The doctors gave Kelly an Epi-pen, which was special medicine that Kelly would need to use if he ever came in contact with peanuts. The doctors showed Kelly how to use the medicine with a teddy bear that they gave him. It looked like a fat pencil and would stop the swelling if he ate or touched a peanut.”

A web site called Allergic Child, helps parents cope with the challenge of severe food allergies. On that site, I learned that it is not my imagination that the problem has increased seemingly out of nowhere.

“From 1997 to 2007, the prevalence of reported food allergy increase 18% among children under age 18. Researchers aren’t currently certain why the prevalence has increased.”

It turns out that children are much more prone to problems if one of their parents has allergies. My son Mike, Andrew’s father, has been plagued with allergies all his life (inherited from me), although he escaped food-related allergies. His teen daughter from his first marriage, Amber, discovered when she was about six and bit into a pistachio that she could not eat tree nuts. (In her case, peanuts, which are legumes, are actually okay.)

Amber has a friend who can’t touch anything that has touched a nut. Amber’s allergy is relatively mild: although she can’t eat walnuts or almonds or other tree nuts, she can eat things prepared with nut oil.

Some researchers believe that children tend to grow out of their allergies, but finding out whether they have or not can be so complex that, as in Amber’s case, they just decide to continue avoidance–the best treatment, since there is no known cure. Because this problem has arisen so suddenly, research is scant and contradictory.

The Palo Alto Medical Foundation has a short, informative guide to peanut allergies on the Internet, and they state that unlike with other food allergies, 80% of children with peanut allergies will continue to face problems in adulthood.

Andrew grabs The Pesky Peanut from me when we’re through reading. He asks to take it home so he can look at it again. Always a good sign from the youngest book critic in the family.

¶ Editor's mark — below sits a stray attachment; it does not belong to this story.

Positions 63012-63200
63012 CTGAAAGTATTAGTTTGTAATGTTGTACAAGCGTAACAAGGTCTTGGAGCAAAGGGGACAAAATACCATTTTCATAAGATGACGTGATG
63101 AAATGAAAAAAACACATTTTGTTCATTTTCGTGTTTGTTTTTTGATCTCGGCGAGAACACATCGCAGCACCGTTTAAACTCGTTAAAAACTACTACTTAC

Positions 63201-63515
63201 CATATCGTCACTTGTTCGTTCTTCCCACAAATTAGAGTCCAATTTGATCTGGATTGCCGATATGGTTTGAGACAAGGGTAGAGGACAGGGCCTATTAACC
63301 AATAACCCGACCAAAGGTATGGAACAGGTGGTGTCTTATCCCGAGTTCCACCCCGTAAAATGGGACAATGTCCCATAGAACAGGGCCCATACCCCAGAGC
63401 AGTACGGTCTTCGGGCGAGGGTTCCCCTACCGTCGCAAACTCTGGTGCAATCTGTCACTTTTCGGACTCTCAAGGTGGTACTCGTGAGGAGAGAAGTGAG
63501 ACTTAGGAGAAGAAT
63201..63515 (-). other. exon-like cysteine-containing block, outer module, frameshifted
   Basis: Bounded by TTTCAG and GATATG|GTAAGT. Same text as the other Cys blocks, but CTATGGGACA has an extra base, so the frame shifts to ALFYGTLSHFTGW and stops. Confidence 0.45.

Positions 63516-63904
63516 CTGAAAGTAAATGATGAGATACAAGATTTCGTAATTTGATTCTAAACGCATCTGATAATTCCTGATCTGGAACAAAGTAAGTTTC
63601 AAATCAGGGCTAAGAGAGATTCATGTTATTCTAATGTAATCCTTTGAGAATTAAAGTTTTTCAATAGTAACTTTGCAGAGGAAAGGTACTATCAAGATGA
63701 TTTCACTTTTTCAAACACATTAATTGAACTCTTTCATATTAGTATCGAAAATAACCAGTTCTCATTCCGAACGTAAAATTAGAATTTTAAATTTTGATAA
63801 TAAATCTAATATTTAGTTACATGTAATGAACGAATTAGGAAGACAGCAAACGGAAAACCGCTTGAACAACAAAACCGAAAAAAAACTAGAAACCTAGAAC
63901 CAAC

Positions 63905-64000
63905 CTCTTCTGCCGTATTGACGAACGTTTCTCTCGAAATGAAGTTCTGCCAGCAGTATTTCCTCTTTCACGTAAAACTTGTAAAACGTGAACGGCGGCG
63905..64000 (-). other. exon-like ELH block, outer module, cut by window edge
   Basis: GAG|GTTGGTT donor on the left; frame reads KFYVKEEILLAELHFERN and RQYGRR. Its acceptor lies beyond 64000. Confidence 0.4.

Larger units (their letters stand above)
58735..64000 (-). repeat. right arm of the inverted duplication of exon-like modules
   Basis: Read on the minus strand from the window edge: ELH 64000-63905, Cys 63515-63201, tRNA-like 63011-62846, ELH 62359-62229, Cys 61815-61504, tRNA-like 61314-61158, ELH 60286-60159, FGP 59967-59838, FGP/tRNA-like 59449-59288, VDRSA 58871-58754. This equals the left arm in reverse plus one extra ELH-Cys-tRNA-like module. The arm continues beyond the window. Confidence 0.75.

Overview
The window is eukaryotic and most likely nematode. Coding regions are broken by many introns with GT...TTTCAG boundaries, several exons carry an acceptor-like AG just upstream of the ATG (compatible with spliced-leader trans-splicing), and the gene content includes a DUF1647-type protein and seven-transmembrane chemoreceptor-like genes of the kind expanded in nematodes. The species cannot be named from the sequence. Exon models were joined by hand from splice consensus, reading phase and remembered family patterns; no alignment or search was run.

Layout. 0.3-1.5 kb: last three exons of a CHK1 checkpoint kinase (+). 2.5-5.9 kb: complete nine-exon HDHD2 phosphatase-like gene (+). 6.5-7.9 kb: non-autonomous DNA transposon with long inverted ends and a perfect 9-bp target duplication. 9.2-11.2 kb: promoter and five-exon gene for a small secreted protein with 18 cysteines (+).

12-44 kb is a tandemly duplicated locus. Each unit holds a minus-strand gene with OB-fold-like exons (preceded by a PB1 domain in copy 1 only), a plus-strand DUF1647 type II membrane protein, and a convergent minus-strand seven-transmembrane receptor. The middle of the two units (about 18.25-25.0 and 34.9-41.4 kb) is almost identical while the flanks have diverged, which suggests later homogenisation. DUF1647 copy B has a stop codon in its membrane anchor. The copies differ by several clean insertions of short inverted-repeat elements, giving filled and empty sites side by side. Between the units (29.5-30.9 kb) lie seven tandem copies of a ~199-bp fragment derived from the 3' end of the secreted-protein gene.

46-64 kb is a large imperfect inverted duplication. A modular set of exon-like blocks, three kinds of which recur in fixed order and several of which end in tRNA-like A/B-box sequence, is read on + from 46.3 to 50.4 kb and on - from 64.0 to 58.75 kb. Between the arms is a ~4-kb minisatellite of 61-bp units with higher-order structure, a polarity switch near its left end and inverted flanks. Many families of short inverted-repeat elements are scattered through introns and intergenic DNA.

Does your child have a food allergy? What do you think is causing the rise in food allergies among America’s children? (Some researchers believe that the increase in allergies may be because of the “too clean” lives our children lead with our avoidance of dirt and use of anti-bacterial agents. Others have argued that the build up of environmental toxins, like BPA used in plastics and to line aluminum cans, are overloading our children’s fragile systems. Another theory put forth by immunologists like Heather Zwickey is that the current childhood vaccine schedule, beginning with a vaccination for hepatitis B at birth, has contributed to the rise in allergies by overstimulating an infant’s immune system. Exclusive nursing for the first six months or longer, and extended breastfeeding, have been found to decrease the likelihood of allergies.)

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14 thoughts on “Guest Post: Does Your Child Have This Allergy?”

  1. Jennifer: Thanks for sharing Andrew’s story and the story book for kids with allergies. I had not seen the study attributing allergies to vaccines, but as I said in the article, the research is all pretty inconclusive at this point–as are potential cures, unfortunately.

    .-= Vera Marie Badertscher´s last blog ..Movie Shows Real Seattle- Washington =-.

  2. Has anyone ever had a nut allergy who was not vaccinated? I am curious about this because the only studies I have seen say nut allergies do not exist really in non-vax communities (i.e. Amish).

  3. Look Park? No food? Times have changed. As a kid growing up in that area in the ’60s and ’70s, we picnicked there annually with multiple families. Those were treasured times, running around those huge rhododendron forests (which I hope are still there), playing baseball, goofing around on the paddle boats. We had lots of food, lots of kids – and no one had a food allergy.

    Now I am up to my eyeballs in food allergies. Not only does my son have them (first of my family’s grandkids to get multiple early vaccines) but as a pediatric dietitian in private practice, I see these week in and week out, and help families navigate. What concerns me most – besides why kids now have severe food allergies so often, and all the nutrition problems that accompany those – is how little help these families are offered by our health care system. The usual drill is steroids, anti-histamines, mast cell stabilizers, and Epi-pens; some children in my case load use three or four drugs daily for allergies but still get only partial control.